Joy and hope as Covid vaccine finally reaches care homes

'It’s far better than having an illness and takes away all that terrible worry,' says 97-year-old as she is among the first vaccinated


For Sylvia Rosenthal, 97, it was a massive relief to receive her first Covid vaccination at Manchester’s Heathlands campus, run by welfare charity The Fed.

“It’s far better than having an illness and takes away all that terrible worry,” she said. “It means we can get on with our lives. We’re all hoping things will be better — and hoping with a very, very large ‘H’.”

Ms Rosenthal’s sentiments were echoed at Jewish care homes across the country as the vaccine was rolled out to residents and staff.

The Fed reports that all its 120 residents and tenants have had their first vaccination, as well as around 130 staff, representing a third of its workforce. Chief executive Mark Cunningham was “pleased to have achieved this level of vaccination in a fairly short space of time. Hopefully, the availability of the Oxford vaccine will enable us to increase the numbers, which have been limited by the operational constraints of the Pfizer vaccine.”

His understanding was that those already vaccinated would receive their second dose within three weeks, rather than the three-month gap now being advocated, although he acknowledged that the situation was changing constantly.

More than 100 staff and residents were vaccinated at Jewish Care’s Anita Dorfman House on its Sandringham, Stanmore, complex on December 29. The residents were the first from the charity to be given their initial dose of the Pfizer vaccine.

Staff and residents at its Otto Schiff home in Golders Green and Rela Goldhill at Otto Schiff, for those living with disabilities, were vaccinated the next day and subsequent sessions were held at its Kun Mor and George Kiss home in Friern Barnet and Jack Gardner House in Golders Green for young people with mental health needs.

On Wednesday, Jewish Care reported that 159 of more than 430 residents across its homes had been vaccinated.

After receiving her vaccination at Anita Dorfman House, resident Evelyn White, 85, said: “The treatment and the care were perfect and the vaccine is a right step in a right direction.”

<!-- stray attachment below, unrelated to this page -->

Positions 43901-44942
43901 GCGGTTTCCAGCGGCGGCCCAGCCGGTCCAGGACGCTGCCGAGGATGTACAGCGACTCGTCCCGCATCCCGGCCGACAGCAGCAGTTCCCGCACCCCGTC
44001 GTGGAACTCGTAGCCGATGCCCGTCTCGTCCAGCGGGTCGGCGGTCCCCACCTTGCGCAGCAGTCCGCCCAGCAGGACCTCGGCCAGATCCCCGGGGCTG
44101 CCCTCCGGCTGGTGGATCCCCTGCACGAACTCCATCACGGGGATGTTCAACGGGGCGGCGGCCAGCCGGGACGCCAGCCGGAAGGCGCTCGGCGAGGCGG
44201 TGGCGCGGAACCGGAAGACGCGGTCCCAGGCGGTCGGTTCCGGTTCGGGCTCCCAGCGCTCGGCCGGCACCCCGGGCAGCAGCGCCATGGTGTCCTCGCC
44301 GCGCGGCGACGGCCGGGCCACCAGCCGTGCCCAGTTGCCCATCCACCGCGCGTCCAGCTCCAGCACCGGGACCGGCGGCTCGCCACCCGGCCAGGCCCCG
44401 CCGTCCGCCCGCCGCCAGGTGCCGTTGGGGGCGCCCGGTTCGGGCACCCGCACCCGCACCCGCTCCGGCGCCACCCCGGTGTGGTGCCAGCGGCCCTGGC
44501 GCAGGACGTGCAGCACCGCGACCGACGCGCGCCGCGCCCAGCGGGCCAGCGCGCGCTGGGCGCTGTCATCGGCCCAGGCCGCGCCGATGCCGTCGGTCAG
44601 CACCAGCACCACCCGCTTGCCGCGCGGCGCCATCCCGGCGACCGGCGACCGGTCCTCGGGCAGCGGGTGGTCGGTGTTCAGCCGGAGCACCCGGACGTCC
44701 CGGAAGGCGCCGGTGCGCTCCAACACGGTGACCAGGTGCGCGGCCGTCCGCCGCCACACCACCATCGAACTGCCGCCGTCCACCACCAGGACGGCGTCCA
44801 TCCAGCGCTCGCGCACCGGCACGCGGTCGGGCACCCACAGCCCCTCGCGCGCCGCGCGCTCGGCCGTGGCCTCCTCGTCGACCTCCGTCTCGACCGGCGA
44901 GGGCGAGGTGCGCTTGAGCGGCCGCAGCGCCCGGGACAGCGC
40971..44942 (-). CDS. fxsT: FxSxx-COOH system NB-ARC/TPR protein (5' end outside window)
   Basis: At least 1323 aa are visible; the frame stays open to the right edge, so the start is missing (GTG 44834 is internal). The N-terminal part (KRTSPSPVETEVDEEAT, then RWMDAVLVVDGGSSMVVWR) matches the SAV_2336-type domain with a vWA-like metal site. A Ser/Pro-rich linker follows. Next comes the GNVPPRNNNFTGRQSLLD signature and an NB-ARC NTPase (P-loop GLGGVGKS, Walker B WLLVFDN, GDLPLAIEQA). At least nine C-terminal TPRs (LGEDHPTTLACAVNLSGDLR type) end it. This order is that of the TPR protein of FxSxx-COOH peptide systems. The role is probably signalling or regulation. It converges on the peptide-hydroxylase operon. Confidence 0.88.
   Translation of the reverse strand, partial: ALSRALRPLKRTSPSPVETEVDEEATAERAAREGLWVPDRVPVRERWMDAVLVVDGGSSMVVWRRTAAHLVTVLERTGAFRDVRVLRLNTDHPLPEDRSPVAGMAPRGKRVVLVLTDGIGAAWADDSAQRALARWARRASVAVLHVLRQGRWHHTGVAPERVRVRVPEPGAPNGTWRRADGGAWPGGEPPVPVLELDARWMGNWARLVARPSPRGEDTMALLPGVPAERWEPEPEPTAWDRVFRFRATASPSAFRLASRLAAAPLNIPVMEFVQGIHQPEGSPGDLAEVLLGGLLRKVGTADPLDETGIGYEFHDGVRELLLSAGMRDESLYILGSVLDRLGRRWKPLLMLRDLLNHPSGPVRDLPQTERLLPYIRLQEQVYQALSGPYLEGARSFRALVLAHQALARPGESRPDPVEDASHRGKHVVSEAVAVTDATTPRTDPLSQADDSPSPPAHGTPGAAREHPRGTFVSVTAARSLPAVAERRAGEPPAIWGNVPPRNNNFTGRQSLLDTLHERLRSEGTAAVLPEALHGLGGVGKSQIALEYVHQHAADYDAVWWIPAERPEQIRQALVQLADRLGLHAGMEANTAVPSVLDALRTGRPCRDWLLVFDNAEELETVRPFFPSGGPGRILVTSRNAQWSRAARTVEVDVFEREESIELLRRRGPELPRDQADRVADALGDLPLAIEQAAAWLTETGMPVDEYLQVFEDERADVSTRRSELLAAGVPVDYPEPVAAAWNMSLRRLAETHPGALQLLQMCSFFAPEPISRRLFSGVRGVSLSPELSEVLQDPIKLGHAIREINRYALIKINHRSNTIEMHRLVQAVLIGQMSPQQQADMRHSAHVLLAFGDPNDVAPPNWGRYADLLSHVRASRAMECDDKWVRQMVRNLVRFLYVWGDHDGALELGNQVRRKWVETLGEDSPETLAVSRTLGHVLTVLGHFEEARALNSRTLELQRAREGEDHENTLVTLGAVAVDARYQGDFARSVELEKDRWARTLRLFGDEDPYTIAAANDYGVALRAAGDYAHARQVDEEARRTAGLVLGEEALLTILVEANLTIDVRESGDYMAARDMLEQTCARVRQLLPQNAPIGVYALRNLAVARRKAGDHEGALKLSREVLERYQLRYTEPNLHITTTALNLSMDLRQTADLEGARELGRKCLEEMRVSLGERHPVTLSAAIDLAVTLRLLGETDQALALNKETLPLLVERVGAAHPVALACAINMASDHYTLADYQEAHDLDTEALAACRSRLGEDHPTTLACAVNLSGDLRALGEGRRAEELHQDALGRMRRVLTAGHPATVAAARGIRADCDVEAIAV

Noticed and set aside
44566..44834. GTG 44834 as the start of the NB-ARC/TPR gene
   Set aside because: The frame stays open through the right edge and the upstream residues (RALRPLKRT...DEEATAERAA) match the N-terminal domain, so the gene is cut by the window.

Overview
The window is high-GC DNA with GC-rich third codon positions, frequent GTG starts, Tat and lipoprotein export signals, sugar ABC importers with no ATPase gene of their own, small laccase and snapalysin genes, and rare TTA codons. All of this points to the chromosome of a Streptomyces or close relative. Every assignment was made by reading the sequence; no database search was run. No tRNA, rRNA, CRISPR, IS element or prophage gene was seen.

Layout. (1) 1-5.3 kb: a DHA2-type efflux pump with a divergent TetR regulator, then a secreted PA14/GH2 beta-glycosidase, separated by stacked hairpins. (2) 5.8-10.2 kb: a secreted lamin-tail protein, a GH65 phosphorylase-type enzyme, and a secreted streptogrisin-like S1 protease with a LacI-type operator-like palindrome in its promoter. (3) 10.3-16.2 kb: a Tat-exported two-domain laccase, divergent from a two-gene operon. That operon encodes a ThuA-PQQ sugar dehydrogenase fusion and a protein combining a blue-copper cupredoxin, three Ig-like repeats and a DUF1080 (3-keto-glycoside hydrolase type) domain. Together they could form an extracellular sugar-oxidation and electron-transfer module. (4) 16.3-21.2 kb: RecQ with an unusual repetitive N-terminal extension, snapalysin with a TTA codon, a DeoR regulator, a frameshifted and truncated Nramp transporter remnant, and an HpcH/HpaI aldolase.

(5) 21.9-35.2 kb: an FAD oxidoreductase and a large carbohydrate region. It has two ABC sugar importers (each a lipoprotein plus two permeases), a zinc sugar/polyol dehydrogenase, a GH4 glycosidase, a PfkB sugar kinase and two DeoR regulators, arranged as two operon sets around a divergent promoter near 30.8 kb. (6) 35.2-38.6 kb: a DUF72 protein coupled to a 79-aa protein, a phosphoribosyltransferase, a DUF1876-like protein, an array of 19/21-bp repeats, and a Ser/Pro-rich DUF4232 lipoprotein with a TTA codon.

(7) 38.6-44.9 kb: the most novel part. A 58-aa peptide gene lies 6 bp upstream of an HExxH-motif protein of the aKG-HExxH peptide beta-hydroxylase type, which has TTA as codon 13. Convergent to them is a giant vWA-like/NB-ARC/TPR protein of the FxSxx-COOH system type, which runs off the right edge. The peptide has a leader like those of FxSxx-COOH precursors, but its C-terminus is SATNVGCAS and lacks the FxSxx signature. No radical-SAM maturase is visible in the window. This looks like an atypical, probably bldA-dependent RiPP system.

Jewish Care CEO Daniel Carmel-Brown was “delighted that the vaccine is finally starting to be administered in care homes. Residents and their families are so relieved that their loved ones are on course to having protection against the virus.”

Nightingale Hammerson CEO Helen Simmons was “proud” to report that Nightingale House in Clapham “was the first care home in London and one of the first six in England to start administration of the vaccine. On December 24, we had over 100 residents vaccinated.

“We hope to get more vaccines delivered for remaining residents and staff to get access to them within the care home rather than having to attend hospital, although some team members have got a head start and been vaccinated in hospital.

The Sage nursing home in Golders Green was also among the first to arrange a first round of vaccinations. “This, hopefully, will really make a big difference to us at Sage and give some sense of security to our staff,” said Sage co-chair Adrian Jacobs.

“In the first wave, Sage suffered very badly with 21 residents succumbing to the virus and the home having to be sealed to the outside world. Several more residents also caught the virus but thankfully have recovered.”

Ar Liverpool’s Stapely care and nursing home, trustee Philip Ettinger reported that the launch of its vaccination programme for patients, residents and staff had been conducted with “military precision. “This is potentially very positive news and we hope it will be the start of the road back to some form of normality for everyone.”

All permanent residents at Belong Morris Feinmann in Manchester received their initial vaccine dose before the New Year and the roll-out for staff is ongoing, with more than 50 having been inoculated. Donisthope Hall in Leeds anticipated residents being vaccinated at the end of this week.



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